Studies in the book of Daniel; a discussion of the historical questions

Studies in the book of Daniel; a discussion of the historical questions

by Robert Dick Wilson
     
 

This is an EXACT reproduction of a book published before 1923. This IS NOT an OCR'd book with strange characters, introduced typographical errors, and jumbled words. This book may have occasional imperfections such as missing or blurred pages, poor pictures, errant marks, etc. that were either part of the original artifact, or were introduced by the scanning process.… See more details below

Overview

This is an EXACT reproduction of a book published before 1923. This IS NOT an OCR'd book with strange characters, introduced typographical errors, and jumbled words. This book may have occasional imperfections such as missing or blurred pages, poor pictures, errant marks, etc. that were either part of the original artifact, or were introduced by the scanning process. We believe this work is culturally important, and despite the imperfections, have elected to bring it back into print as part of our continuing commitment to the preservation of printed works worldwide. We appreciate your understanding of the imperfections in the preservation process, and hope you enjoy this valuable book.

Product Details

ISBN-13:
2940017138212
Publisher:
New York, London : G. P Putnam''s Sons
Format:
NOOK Book
File size:
1 MB

Read an Excerpt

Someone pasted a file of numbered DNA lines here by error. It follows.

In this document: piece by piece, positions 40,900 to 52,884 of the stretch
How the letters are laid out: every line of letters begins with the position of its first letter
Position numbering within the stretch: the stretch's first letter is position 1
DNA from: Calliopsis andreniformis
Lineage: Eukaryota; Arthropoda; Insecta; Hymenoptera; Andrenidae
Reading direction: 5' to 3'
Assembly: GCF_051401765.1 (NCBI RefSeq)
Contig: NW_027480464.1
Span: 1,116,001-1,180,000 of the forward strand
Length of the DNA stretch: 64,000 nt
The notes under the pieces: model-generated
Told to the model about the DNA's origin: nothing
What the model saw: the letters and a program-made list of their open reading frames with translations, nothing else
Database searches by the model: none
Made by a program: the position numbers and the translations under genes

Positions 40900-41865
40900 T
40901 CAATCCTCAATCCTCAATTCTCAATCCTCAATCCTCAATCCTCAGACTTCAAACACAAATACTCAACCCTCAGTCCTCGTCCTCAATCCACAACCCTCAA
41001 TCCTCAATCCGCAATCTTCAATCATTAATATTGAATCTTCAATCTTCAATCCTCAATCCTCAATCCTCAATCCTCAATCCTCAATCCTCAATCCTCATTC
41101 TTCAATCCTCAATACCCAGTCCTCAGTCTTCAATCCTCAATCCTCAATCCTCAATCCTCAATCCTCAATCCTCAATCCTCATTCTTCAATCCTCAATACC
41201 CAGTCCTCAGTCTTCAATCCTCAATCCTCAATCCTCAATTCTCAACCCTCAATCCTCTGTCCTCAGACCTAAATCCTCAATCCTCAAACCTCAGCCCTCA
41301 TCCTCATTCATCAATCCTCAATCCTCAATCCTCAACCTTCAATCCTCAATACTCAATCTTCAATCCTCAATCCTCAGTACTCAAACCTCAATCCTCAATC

CHAPTER II WAS DANIEL AN HISTORICAL CHARACTER? There will be discussed in this chapter the definite claim of the late Dean Farrar that such a man as Daniel could not have existed because his name even has not been found as yet upon the documents dating from the sixth century u. C. It will be shown, that it is not certain that Daniel, under his new Babylonian name given him by Ashpenaz, the prince of the eunuchs of Nebuchadnezzar,1 is not mentioned upon the records of Babylon; and, also, that even if it be not mentioned, this affords no presumption against the existence of Daniel, inasmuch as the kinds of records that have come down to us could not have been expected to mention his name. To be sure, by a lucky chance, or a special providence, his name might have been recorded in one of the documents thus far discovered; but these documents being such as they are, it would be most extraordinary if it had been recorded there. Moreover, unless some new kind of document should be discovered, or unless the library containing the contract tablets of the bank, or office, at which Daniel transacted business, should be unearthed, it is hopeless to expect that his name will ever be found on any document yet to be discovered.To be sure, we might have found, or may still find, a letter to him or from him; but the chance of ever finding such a letter is extremely small. As to the decrees, especially those of Nebuchadnezzar in chapter four and of Darius in chapter six, which purport to have been written, and to have been written most probably in different languages, we might naturally suppose that one or more of them would be discovered. But when we recall the fact that these at best would be buta few out of thousands of the decrees of the kings of Babylon and that not one of their decree...

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